People just don’t realize how conservative I am.

August 24th, 2009
August Water Usage

Update: August 2009
Worst summer ever. However, this year’s August water bill is somewhere in the middle of my highest and my lowest years, mostly because so many plants died last summer that I don’t have as much to water.

I gave up on the garden somewhere in early July when we hit 30 triple digit days. We are now at day 64 and expected to break the all time record of 69 days set in 1925. Stage 2 water restrictions go into effect today, August 24th. I have already been following those stricter restrictions, so I do not expect to be able to conserve water much more than I’m doing now.

Unlike 2005, my lawn no longer looks like dried hay. It looks like dirt.

1. location: Austin Texas
2. August consumption: 6500 gallons (07/17/2009 – 08/17/2009)
3. cost: $19.87 (water only; not wastewater charge)

Update: August 2005
Wow! This August my water consumption was low. I was in England the first two weeks of August, so used no water at all. Luckily, it was cool and rainy. These last two weeks of August should make next month’s bill skyrocket. My lawn looks like dried hay.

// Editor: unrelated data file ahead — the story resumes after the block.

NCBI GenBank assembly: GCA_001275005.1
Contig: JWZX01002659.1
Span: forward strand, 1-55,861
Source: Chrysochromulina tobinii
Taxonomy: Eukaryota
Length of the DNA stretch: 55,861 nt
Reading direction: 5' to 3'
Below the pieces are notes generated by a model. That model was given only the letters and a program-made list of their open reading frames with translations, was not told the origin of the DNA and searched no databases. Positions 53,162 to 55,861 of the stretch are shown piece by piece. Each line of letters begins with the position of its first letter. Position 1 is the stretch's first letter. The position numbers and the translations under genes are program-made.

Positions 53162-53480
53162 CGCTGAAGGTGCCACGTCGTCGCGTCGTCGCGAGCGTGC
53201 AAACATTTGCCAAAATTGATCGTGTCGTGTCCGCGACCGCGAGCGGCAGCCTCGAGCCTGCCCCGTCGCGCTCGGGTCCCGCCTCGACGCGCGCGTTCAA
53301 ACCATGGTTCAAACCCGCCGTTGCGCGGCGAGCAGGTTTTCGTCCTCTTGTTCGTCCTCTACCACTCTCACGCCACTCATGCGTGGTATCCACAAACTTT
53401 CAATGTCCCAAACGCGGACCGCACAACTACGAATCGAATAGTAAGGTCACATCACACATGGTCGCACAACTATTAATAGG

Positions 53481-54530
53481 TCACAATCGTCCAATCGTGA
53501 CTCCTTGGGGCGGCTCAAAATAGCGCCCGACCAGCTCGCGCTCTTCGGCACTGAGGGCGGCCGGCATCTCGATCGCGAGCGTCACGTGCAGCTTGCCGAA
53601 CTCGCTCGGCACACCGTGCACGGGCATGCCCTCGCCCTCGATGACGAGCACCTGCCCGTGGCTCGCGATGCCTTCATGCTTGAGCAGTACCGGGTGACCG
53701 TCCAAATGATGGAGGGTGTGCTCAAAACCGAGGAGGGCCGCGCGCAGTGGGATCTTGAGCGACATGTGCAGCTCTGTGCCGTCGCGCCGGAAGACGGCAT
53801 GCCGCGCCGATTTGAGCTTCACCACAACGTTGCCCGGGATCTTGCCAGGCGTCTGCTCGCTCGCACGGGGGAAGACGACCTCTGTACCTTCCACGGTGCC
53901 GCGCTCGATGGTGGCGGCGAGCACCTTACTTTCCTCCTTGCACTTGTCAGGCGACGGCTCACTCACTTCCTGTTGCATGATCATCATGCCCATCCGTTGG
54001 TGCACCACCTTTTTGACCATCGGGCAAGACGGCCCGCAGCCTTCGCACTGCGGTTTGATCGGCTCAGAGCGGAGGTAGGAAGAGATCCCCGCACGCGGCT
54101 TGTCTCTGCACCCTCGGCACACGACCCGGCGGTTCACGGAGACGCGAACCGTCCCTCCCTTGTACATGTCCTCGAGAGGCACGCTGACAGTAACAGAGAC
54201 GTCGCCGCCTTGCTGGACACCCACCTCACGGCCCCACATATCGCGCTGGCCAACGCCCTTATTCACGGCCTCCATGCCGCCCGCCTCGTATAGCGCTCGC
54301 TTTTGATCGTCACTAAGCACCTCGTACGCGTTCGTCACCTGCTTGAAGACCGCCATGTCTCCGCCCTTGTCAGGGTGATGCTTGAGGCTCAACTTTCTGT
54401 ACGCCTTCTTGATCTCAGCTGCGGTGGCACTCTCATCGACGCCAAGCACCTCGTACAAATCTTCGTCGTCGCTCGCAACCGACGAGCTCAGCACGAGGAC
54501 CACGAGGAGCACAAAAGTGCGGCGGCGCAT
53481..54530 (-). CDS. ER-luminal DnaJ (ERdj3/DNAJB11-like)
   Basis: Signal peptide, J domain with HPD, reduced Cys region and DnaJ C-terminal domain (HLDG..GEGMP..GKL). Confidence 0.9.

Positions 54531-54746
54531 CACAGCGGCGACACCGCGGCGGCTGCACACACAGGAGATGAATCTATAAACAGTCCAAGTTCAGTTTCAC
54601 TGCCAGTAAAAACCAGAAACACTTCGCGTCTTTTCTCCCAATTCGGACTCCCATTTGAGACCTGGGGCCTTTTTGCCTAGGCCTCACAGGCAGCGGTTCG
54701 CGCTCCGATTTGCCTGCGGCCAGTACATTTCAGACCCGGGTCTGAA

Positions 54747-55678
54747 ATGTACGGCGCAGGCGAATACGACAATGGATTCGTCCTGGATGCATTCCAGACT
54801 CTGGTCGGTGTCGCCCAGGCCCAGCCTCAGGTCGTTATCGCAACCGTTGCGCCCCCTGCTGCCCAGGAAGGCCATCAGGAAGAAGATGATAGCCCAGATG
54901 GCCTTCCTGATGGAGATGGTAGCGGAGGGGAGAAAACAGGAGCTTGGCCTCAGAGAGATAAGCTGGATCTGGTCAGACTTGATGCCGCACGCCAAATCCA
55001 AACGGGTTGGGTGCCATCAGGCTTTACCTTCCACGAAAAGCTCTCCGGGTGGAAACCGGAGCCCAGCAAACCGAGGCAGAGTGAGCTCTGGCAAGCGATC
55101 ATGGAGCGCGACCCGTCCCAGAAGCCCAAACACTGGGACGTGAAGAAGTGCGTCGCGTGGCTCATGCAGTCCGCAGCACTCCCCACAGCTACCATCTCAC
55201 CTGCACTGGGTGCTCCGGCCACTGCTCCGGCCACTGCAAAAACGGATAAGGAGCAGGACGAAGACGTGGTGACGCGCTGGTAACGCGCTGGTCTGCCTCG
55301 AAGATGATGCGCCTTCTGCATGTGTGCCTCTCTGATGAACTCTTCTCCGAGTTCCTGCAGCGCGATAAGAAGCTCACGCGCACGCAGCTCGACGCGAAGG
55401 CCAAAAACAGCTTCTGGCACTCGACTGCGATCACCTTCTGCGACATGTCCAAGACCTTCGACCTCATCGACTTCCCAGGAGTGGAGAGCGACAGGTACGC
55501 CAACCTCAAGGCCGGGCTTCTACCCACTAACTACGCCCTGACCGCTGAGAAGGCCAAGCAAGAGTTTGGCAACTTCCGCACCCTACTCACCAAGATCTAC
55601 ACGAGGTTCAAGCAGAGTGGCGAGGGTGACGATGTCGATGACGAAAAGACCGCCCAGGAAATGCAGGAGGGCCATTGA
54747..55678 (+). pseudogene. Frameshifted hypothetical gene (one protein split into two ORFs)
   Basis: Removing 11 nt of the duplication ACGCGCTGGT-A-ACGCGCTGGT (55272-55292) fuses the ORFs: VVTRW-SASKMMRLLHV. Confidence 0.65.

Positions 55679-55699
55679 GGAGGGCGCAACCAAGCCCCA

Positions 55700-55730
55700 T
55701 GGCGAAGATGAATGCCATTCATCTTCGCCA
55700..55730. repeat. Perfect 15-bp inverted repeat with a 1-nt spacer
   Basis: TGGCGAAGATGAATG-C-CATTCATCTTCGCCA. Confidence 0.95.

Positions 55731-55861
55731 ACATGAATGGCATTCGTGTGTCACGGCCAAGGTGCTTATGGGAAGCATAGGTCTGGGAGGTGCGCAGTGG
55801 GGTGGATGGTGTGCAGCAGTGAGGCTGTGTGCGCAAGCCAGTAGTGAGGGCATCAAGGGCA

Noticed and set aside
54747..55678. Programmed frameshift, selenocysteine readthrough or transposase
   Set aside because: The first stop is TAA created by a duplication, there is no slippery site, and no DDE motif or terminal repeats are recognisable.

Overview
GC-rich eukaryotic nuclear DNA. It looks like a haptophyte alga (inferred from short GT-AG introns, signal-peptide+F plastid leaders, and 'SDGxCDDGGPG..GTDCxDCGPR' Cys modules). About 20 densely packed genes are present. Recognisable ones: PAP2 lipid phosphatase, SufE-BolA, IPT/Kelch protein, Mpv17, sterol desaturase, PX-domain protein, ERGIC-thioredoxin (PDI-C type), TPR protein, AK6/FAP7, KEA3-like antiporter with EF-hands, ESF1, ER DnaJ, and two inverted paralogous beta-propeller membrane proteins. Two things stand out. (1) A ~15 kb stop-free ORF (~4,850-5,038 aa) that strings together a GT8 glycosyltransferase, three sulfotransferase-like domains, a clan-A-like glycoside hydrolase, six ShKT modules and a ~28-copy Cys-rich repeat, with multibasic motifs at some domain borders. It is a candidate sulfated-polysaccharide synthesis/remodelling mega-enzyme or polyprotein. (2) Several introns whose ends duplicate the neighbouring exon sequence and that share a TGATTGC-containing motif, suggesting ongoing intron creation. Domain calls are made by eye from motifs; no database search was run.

1. location: Austin Texas
2. August consumption: 3500 gallons (07/19/2005 – 08/18/2005)
3. cost: $9.16

In today’s bill the City of Austin included a brochure reminding us to check for leaks, especially if our consumption is above 25,000 gallons. 25,000 gallons! Hey! Save some water for the rest of us. What are you guys doing? Bathing in the stuff?

Update: September 2005
September was hotter than August and I used twice as much water. We reached our high for the year of 108 and we had 8 record-breaking highs in a row, all above 100 degrees. The rains never came this far west. I’ve lost two or three rose bushes. Most of the garden looks terrible. This is the first time I’ve ever seen nandina wilt.
September consumption: 8200 gallons (08/18/2005 – 09/19/2005)
cost: $19.92

Update: August 2004
1. location: Austin Texas
2. August consumption: 5600 gallons (07/19/2004 – 08/17/2004)
3. cost: $12.66

Original Post: August 2003
I try to be conservative in my water usage, but I don’t have any idea if I’m using more or less water than the average homeowner, or the average gardener. Sometimes I think I’m a little “penny-wise and pound-foolish.” After ten years of gardening, I have a sizeable investments in plants. It doesn’t make sense to skimp on water if I end up losing that investment.

So how much water do you use? Would you leave a comment and leave this information? I’ll do mine as an example.